The Flood

Cathy Park Hong


Hell is not a pit of fire but the icy shell of a town after

the demonic tide recedes.

Mud gluts out of the windows, mud in sinks, in beds,

in every hole and crack.

Sleet and snow feather the mud, and yes, that’s an arm, a hand,

a head, and snow furling the ear,

vacated by confused spirits who flap wildly in this town

like pigeons freed from coops.

I want to go home, cries the soul who pierced a bystander

her mother found her

in the gym among rows and rows of muddy bodies in tarp

mother wiped mud

from daughter’s face with towels but when all the towels

were filthy

mother wiped mud from daughter’s face with her own shirt

when her shirt was filthy

mother licked mud from daughter’s face, prying open

her eyelids with her tongue

to suck clean her eyes so they weren’t two slits brimmed

in mud but spotless and white

looking nowhere nowards—let me see you, let me see

you let me see you let me

join you let


walk into the sea swarming with lionfish in the

starless sable night.

But I am scared; I

fail. I cough back to shore.


But she lives on I visit her I see her

I see her I visit I see her

frail in the starless black night

I see her, I am none wiser

I am none wiser for it

Breath on my neck breath on my

neck hers

I see her I do I

drop the acacia bark I pound to powder

go back back in time to sentinels

where lynx collared guards

stand while the bells ring and ring

Courtiers tending to her like sparrows

There she is the king yes


is the king

enrobed in wild red



What people don’t tell you is that the ghosts outnumber

the living. They refuse to leave us, they are stuck, they cannot go

forth into the light because they cannot get over

their unjust deaths

What sadistic god chooses to condemn victims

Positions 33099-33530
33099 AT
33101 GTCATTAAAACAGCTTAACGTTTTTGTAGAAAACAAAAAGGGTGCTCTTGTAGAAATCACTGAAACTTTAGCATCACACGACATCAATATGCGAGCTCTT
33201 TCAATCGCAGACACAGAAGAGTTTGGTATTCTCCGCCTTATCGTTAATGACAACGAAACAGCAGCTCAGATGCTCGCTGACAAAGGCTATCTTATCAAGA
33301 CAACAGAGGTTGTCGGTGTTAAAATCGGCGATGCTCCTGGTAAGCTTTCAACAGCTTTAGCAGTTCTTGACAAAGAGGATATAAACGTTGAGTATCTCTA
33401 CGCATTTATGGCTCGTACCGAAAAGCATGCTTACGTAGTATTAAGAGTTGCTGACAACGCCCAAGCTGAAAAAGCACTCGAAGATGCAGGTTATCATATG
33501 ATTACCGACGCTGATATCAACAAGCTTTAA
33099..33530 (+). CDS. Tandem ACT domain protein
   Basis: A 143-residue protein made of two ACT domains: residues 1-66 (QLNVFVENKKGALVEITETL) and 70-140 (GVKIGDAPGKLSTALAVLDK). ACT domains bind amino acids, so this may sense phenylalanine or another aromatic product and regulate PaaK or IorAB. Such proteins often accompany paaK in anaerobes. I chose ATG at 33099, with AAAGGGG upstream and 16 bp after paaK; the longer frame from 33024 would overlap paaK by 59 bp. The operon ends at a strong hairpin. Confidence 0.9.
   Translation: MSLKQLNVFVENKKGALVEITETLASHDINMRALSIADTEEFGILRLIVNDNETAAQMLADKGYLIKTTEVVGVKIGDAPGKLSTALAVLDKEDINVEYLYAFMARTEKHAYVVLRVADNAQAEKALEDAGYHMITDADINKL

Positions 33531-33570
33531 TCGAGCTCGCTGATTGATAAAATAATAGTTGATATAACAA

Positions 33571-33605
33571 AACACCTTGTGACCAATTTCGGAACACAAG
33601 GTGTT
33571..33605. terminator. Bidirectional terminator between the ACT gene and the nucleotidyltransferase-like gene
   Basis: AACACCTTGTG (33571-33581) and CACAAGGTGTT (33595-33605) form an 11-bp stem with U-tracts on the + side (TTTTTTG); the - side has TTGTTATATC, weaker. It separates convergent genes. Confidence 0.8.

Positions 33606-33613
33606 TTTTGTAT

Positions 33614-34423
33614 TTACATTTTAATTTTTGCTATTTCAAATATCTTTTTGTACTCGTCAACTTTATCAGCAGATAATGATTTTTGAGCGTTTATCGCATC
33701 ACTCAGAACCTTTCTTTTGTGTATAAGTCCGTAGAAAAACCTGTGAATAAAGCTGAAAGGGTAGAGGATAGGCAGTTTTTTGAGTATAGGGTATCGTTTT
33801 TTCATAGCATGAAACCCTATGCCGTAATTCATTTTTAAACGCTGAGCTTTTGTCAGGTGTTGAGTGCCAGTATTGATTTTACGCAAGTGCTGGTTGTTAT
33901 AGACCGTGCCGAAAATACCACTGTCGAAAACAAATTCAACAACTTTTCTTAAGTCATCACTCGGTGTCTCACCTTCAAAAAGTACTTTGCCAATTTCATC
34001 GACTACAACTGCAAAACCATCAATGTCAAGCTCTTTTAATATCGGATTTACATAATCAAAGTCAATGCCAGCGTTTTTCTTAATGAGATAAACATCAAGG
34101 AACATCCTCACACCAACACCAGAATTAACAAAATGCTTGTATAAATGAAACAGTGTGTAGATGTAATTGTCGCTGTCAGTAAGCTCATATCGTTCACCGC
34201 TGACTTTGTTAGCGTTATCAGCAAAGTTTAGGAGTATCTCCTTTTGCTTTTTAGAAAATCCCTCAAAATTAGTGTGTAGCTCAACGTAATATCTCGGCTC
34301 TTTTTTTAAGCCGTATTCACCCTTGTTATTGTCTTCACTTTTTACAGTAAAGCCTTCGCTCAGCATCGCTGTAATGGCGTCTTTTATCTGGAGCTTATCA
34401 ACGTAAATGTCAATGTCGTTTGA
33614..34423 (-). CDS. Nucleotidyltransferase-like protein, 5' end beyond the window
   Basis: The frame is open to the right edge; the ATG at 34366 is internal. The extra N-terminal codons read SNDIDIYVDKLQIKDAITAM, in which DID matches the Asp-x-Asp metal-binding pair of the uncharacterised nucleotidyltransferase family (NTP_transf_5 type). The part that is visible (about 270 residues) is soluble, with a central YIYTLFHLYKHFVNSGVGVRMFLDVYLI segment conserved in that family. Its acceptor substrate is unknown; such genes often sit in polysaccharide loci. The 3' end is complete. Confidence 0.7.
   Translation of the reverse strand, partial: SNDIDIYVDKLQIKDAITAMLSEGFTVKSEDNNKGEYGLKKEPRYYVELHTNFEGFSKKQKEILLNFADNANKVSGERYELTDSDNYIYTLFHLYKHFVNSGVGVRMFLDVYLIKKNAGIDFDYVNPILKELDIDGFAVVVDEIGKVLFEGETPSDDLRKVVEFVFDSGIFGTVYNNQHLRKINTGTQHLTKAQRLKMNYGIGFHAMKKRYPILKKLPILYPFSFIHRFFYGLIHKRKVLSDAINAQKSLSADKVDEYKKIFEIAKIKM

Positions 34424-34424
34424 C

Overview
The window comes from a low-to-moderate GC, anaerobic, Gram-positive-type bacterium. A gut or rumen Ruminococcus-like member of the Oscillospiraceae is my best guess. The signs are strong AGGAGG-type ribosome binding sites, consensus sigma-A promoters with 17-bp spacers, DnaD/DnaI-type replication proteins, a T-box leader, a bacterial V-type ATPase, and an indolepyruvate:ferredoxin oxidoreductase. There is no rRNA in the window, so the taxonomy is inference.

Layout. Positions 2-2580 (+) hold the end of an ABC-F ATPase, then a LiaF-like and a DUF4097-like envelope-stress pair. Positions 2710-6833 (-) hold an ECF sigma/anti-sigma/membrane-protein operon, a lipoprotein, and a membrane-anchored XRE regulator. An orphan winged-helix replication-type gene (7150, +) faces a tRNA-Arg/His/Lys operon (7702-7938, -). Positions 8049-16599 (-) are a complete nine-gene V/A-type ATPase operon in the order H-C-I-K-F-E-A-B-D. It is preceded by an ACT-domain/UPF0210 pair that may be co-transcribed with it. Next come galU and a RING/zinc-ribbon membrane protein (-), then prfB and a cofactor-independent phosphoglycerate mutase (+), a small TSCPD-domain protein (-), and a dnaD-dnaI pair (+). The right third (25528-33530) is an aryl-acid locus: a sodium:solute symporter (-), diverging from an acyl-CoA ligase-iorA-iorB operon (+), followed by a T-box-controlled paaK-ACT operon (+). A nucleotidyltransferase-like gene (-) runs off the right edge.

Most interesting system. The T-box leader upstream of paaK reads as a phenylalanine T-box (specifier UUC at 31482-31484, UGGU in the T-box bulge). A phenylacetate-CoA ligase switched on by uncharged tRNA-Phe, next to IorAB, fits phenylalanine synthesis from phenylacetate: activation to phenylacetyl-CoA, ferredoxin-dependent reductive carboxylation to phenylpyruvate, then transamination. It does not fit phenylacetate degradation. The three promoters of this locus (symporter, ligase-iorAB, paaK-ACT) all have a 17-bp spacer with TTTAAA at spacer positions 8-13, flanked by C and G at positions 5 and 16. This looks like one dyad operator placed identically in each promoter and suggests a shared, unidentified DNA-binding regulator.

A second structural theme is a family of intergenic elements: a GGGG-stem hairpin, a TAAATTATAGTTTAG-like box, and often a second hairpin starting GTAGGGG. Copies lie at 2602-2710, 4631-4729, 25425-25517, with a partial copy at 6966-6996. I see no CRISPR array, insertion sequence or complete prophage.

to this purgatory

while remorseless predators

slip into his eternal white light.

Unwanted newborn girls

are no more than a breath of cold air

sometimes a song

in the windchimes

I smell their fontanelle their pink


My daughter at least darts back and forth across time

like a mysterious silver aircraft

She writes me letters constellated

in phosphenes

I am here before humans walked

the Earth and

I am so happy I am at peace.


I have forgotten my body.

I have forgotten my darkened labia.

The grey tufts that surround my labia.

My long nipples. I have forgotten my body.

The crust in my eyes, the rings I count around my neck.

The hair I no longer darken.

I have forgotten the moles on my neck.

I have forgotten to tie a hair follicle around each mole

till it chokes & falls off.

I have forgotten all parts of my body, the gaps

in my teeth, my greying receding gums, I have

forgotten love, touching—

what is touching

but the sour rage that scrapes through me

like a whistling wind through caves

stirring nothing, I feel nothing

but the sag

of my jowls hinting at what will be

a jawbone left on the sand,

the incisors missing, fossilizing not my

soul, my grief, nothing at all

but my pathetic diet.

I am old, I am old

My knees clack when I run—look at that old freak run

look at her stumble

away from the forgotten who drift toward her like fog

and the bed shakes, and it shakes, and the moon’s ivory sickle

bloodies the sky.

Cathy Park Hong is the author of three poetry collections and a book of creative nonfiction, Minor Feelings. A recipient of the Windham-Campbell Prize and a National Book Critics Circle Award, she is the poetry editor of The New Republic. @cathyparkhong
Originally published:
December 6, 2022


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